Vice President and Minister of Health and Child Care, Dr. Constantino Chiwenga during the Ministry’s conference in Victoria Falls explained how the National Health Strategy (2021-2025) dovetails with the country’s economic blueprint, the National Development Strategy 1 (2021-2025).
“The Ministry, in support of the National Development Strategy 1, developed a National Health Strategy (2021-2025).
“This strategy is built around the National Development Strategy 1-Health and Wellbeing thematic area, which has eleven outcomes, with each outcome having a number of strategic interventions guiding its implementation,” said VP Chiwenga.
Dr. Chiwenga noted that the NHS is anchored on four (4) key result areas namely Policy and Administration, Public Health, Curative Services and BioMedical Sciences and Technology
“There are four Key Result Areas in the National Health Strategy, as guided by the Government Programme Based Budgeting thrust, and these are:
Policy and Administration whose mandate is to provide policy guidance and direction in the attainment of a healthy nation by 2030, through increased domestic funding for health, improved human resources for health performance and governance; Public Health by strengthening preventive services and promoting healthy lifestyles, that is, scale-up coverage of public health interventions; Curative Services whose mandate is to strengthen the quality of primary and hospital care services, that is improved access to quality primary and hospital care and BioMedical Sciences and Technology whose thrust is to promote access to affordable, acceptable and effective quality equipment, medicines and sundries for improved service delivery,” said Dr. Chiwenga.
VP Chiwenga explained that the NHS would be achieved by using a reviewed structure of the Ministry maximizing on efficiencies, transformative leadership and motivation of health workers.
“The National Health Strategy 2021-2025, in its implementation, will be fostering a strategic rebranding of the Public Health System. This will be achieved through several measures that include; implementation of a reviewed structure that maximizes efficiencies and equity, transformative and responsible leadership of the health sector and motivation of the health care workers, through competitive remuneration, adequate tools of the trade and non-monetary incentives,” said VP Chiwenga.
Dr. Chiwenga noted that the Ministry of Health and Child Care places client satisfaction at the centre of the health delivery system underpinned by nine divisions headed by Chief Directors.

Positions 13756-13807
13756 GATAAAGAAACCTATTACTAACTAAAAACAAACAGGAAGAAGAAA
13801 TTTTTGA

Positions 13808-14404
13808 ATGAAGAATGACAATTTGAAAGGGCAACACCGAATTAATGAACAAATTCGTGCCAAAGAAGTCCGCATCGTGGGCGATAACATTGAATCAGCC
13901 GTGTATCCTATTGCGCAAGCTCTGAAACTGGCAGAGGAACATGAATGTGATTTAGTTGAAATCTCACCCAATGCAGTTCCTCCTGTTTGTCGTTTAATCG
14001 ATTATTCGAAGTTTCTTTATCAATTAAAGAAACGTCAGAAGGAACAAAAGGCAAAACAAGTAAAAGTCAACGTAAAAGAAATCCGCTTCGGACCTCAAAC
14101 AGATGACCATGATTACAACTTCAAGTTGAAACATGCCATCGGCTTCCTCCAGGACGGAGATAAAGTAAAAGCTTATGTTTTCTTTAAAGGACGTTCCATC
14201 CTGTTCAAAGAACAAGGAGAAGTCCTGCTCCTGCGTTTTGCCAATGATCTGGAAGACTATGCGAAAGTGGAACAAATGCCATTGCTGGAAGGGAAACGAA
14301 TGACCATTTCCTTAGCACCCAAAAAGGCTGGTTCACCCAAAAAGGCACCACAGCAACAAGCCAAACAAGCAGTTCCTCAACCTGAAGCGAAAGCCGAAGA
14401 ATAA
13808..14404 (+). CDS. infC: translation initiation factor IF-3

“Thus, in order to ensure service availability and improved client satisfaction, the Ministry‘s new structure has nine divisions at the national level. Each division is headed by a Chief Director, who reports directly to the Secretary for Health and Child Care.
“The divisions are BioEngineering, Science and Pharmaceutical production; General Inspectorate for the Health Service; Health Regulations and Legal; Finance; Administration and Logistics; Public Health; Human Resources Management; Curative Services and Policy, Informatics, Monitoring and Evaluation,” said Dr Chiwenga.
In order for the Ministry of Health to deliver on the attainment of the National Development Strategy 1, VP Chiwenga said the Ministry has a vision of delivering the highest level of healthcare and improving quality of life for all citizens, in a transparent manner upholding good corporate governance.
“The Vision of the Ministry is to have the highest possible level of healthcare and quality of life for all citizens and permanent residents of Zimbabwe, by 2030.
“The goal is to improve the quality of life for our citizens. This will be achieved through hard work, dedication to duty, honesty, professionalism, transparency, upholding good corporate governance and ethics as well as zero tolerance to corruption,” concluded VP Chiwenga.
The 104-paged NHS document covers issues such as Health Sector Outcomes; Health Sector Priorities; Implementation Framework for the NHS and Monitoring and Evaluation. Issues of access to health services at various levels, increasing domestic funding for health services, availing of essential medicines and commodities and improved human resources performance in the health sector are dealt with in-depth.